On March 3, 2001, a former city politician led a group of the then ruling party officials to State House for a meeting whose outcome would have implications decades later.
Resolutions of that meeting are at the heart of a court battle pitting billionaire Mike Maina and the 700 victims of a demolition he ordered on a controversial parcel of land in Kayole, Nairobi.
Mr Maina is also the owner of Marble Arch Hotel near the fire station, whose parking governor Mike Sonko ordered demolished in mid-December last year over claims it had encroached on a road.
How the tussle unfolds could reveal machinations that enabled grabbing of prime city plots by well-connected individuals or how squatters stole from genuine investors.
Buildings in Nyama Villa Estate, worth at least Sh100 million, were knocked down mid last month leaving residents confused and reviving memories of the State House meeting almost 20 years ago.
The late Margaret Katwa, a former senior Kanu official, and 60 others secured a parcel of land through an executive order following the State House visit.
An earlier City Council resolution dated January 21, 2000 set aside the contested land for settlement of squatters and putting up of social amenities, including a police station.
“The Director of City Planning and Architecture indicated the plan for the scheme had been approved by the Commissioner of Lands and the survey plans had also been approved by the Director of Survey,” reads minutes of the 728th council meeting on October 12, 2000.
Godfrey Mate, then Town Clerk, wrote that the site be re-planned to resettle squatters and put up social amenities as resolved in the meeting, in instructions given to the then Director of Planning.
Delays in executing the order informed the need to seek State House intervention.
Stakes were high for the then ruling party, especially in Nairobi which was supporting the Opposition.
Cyrus Maina, then Nairobi Provincial Commissioner, would follow through to ensure the land, then owned by the defunct City Council, was transferred to the intended beneficiaries.
But as the sub-division of the property, part of a bigger parcel registered as LR 11344 got underway, Maina through his firm Muthithi Investments, was working on a different set of ownership documents for the same land.
Maina says he paid requisite dues for the allocation before assuming ownership.
Muthithi Investments has a 99-year lease under LR 23917 issued in February of 2001, in a suspect transaction disowned by then mayor John Ndirangu.
“He denied signing the lease maintaining the signature appearing on the lease and ascribed to him as the mayor was not his,” read court documents, where Ndirangu denies granting the lease to Muthithi or anybody else.
Adjacent plots are numbered in sequence from 22142/3/4 raising a red flag on the authenticity of the property, according to claimants.
It has emerged while Muthithi’s land bears a different registration number, the subject property is the same as LR 13344/R where the “R” stands for “remainder” after prior annexation.
Ongoing investigations are centred on whether there was a council sitting that awarded lease to Muthithi or any other entity as is procedure, as minutes of the supposed meeting cannot be traced at City Hall.
Muthithi also claimed to have bought the land from another firm, Gamex Shelter Hunters Ltd, also associated with Maina.
A witness testifying on behalf of Muthithi told court they were not aware if Gamex Shelter Hunters had been issued a letter of allotment by the City Council.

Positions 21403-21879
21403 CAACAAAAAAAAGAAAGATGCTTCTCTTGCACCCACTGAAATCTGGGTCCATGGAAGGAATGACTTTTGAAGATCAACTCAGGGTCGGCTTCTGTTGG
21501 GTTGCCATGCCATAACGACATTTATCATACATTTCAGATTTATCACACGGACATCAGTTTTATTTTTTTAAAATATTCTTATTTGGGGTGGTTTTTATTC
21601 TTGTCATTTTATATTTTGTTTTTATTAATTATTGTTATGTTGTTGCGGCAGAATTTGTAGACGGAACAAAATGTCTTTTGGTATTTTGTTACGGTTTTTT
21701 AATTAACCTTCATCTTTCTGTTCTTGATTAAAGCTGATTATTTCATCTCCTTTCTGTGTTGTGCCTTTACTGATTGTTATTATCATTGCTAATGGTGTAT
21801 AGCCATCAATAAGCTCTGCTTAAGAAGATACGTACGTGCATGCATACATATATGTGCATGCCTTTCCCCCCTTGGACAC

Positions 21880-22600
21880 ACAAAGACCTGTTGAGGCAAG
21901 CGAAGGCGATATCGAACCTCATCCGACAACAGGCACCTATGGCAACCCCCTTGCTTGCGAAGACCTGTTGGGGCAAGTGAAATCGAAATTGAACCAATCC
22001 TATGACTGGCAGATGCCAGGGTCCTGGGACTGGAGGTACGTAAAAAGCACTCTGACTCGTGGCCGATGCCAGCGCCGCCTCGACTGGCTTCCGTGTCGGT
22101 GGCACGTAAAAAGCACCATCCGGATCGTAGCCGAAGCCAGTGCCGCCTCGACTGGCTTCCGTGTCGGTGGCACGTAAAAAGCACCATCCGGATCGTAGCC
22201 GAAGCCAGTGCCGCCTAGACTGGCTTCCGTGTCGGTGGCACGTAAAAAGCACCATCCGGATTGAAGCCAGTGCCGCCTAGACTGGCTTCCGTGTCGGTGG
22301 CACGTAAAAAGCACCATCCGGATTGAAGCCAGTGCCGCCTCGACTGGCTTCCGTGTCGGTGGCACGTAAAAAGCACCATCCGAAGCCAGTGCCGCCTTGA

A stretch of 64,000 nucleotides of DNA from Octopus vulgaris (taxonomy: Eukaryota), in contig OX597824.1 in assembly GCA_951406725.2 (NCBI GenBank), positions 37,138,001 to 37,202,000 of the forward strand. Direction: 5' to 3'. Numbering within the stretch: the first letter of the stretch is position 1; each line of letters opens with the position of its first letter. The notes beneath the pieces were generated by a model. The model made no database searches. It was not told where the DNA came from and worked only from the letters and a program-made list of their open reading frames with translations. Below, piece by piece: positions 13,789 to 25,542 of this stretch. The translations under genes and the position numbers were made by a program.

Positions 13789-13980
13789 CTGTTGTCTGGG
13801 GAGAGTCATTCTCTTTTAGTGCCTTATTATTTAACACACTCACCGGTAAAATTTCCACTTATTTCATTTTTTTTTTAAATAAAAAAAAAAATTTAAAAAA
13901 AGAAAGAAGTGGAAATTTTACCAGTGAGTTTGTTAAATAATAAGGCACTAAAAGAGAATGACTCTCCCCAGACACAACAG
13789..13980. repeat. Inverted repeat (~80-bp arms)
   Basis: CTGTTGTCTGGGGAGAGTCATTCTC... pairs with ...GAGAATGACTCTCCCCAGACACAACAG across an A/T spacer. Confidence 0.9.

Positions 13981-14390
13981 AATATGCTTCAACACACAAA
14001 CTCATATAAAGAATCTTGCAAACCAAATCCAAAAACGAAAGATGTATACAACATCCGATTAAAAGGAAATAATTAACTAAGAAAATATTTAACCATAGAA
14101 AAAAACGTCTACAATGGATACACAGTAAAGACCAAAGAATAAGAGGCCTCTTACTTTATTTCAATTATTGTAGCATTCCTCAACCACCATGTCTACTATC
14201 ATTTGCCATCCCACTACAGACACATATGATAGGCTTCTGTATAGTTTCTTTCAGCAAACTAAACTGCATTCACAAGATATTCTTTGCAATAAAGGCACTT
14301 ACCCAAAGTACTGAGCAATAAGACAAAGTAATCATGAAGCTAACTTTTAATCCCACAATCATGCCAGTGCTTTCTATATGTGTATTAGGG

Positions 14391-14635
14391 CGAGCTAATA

City lawyer Harrison Njoroge is representing Nairobi County in the upcoming case where Sonko is seeking to dispossess Maina of the 20 acres, which past rulings have upheld as his.
Former Director of Planning, a Mr R M Kibinda, said in the past suit, the allotment letter provided by the squatters “was not genuine and did not originate from their office”. Kibinda’s letter was produced in court as evidence.
That is perhaps what premised Sonko’s recent ugly confrontation with Maina, accusing the billionaire of using fake documents to irregularly acquire the land.
Ndirangu has maintained the signature purporting to be his was a forgery, a claim which could prove pivotal to the ownership tussle.
But he acknowledges allocation of the land before he became mayor, a grant whose issuance is contested in the absence of documents on the supposed council resolution.
At least 23 people testified in a case pitting Maina against the squatters.
However, over half of the defendants in the suit number 498 of 2004 were either already dead or fictitious – according to surviving trustees of the Embakasi Njiru United Self Help Group consisting of the squatters.
The other half who included Mr Andrew Kyego and Mr Bernard Maina said City Hall had allocated them the parcel of land in a letter dated June 15, 1998, on a consideration of Sh775,300.
A portion of the amount was paid to City Hall into an account that has since disappeared from the system.
Some of the squatters showed The Standard what they claim to be the physical original receipts issued against the payments – ranging about Sh5,000 per plot.
Muthithi has won in multiple suits on the premise of the allotment and withdrawal of a suit by City Hall contesting authenticity of February 5, 2001 lease to Maina.
Reasons for the flip-flop by City Hall regarding the allotment will be among questions that would be up for determination, besides who actually issued the lease to either Muthithi or Gamex.
In one of the rulings, Maina was awarded Sh1 million in lost revenue and damages arising from the illegal occupation of the land where he envisioned a gated community which his firm intended to develop and sell, to earn him up to a billion in profits.